Spastic Paraplegia 5A

Background and History: 

This is one of a large group of hereditary disorders resulting in impaired mobility and often more widespread disabilities involving touch and locomotion.  These conditions result from mutations (changes) in specific genes.

Clinical Correlations: 

The onset of symptoms occurs at any time from childhood to adult life.  Walking may be delayed and is often accompanied by clumsiness and frequent falls.  Stiffness in the limbs, especially the legs, along with muscle weakness at some point eventually occurs.  This disorder is progressive and many individuals lose their ability to walk independently after 2-3 decades.  Speech is often slurred, and swallowing becomes impaired while bladder and bowel control is often impacted as well.  Some loss of touch sensation may be present.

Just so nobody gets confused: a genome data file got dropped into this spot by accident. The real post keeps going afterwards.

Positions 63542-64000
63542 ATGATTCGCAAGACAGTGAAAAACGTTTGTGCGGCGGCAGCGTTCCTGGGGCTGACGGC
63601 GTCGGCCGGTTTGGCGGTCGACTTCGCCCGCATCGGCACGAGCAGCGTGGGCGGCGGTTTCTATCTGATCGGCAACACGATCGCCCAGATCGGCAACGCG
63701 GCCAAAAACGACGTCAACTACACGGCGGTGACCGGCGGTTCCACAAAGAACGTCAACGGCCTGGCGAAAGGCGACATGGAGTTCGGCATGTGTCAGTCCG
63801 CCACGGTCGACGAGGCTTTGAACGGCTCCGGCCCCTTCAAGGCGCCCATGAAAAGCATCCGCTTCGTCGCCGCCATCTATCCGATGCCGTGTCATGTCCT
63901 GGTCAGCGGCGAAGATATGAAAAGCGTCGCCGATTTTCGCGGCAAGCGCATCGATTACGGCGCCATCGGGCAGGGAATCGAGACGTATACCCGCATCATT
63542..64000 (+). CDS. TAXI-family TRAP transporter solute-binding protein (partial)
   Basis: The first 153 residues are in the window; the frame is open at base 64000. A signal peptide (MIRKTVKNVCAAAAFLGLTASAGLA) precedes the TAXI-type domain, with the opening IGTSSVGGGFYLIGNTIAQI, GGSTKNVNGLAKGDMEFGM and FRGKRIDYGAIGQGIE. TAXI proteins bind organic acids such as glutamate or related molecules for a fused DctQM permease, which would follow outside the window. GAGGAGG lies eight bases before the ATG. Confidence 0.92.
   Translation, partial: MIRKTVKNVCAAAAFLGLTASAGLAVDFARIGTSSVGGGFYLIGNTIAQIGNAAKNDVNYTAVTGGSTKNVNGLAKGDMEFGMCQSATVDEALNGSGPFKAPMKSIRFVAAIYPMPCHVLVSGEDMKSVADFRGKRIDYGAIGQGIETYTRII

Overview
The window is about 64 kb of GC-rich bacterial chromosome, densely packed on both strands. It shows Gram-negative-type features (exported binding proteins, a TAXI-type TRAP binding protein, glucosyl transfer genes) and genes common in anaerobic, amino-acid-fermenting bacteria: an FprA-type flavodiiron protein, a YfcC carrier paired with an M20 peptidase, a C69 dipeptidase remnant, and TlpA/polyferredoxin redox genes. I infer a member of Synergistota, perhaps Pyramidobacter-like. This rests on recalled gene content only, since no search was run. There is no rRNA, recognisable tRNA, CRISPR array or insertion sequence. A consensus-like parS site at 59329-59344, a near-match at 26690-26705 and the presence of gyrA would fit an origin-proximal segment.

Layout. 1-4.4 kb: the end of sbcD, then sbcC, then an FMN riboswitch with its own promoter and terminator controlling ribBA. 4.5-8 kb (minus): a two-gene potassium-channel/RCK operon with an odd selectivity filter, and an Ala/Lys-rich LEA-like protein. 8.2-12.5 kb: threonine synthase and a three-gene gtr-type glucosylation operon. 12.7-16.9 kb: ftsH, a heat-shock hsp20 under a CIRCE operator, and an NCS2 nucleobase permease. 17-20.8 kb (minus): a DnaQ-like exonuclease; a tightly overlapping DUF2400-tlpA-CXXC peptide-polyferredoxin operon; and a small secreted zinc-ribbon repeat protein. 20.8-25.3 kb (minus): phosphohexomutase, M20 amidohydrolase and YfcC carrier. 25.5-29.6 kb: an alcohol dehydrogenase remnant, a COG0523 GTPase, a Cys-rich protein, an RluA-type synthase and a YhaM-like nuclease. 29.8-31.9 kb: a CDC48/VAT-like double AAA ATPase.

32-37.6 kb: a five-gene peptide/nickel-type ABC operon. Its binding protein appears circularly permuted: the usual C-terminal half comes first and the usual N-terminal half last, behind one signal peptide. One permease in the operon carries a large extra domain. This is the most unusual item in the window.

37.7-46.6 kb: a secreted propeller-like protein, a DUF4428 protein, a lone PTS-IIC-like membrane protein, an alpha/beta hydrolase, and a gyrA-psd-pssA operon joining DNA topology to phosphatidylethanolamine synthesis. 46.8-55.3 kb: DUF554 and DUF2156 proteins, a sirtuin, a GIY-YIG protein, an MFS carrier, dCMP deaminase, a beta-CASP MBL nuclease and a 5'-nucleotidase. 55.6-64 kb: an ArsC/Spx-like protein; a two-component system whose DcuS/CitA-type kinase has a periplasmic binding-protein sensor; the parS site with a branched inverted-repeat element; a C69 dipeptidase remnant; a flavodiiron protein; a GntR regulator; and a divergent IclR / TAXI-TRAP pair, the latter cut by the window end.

No measurement of vision has been reported but eye movements such as following visual targets are sometimes abnormal.  Rare patients have been reported to have cataracts.


DNA mutations in both members of a specific gene are responsible for this condition.  The transmission pattern is autosomal recessive.  Individuals with a single mutation in one of the pair are clinically normal but when both mother and father carry the single mutation they confer a 25% risk in each of their children to inherit this disorder.

Diagnosis and Prognosis: 

No evidence of this condition is present at birth but signs of gait difficulties follow the onset of walking.  Pediatricians and neurologists are likely to collaborate in the diagnosis and care of affected individuals.

No treatment for the general condition is available.  Physical therapy may be helpful but the progression of neurologic impairment is relentless.  Nothing is known regarding longevity.

Additional Information
Autosomal recessive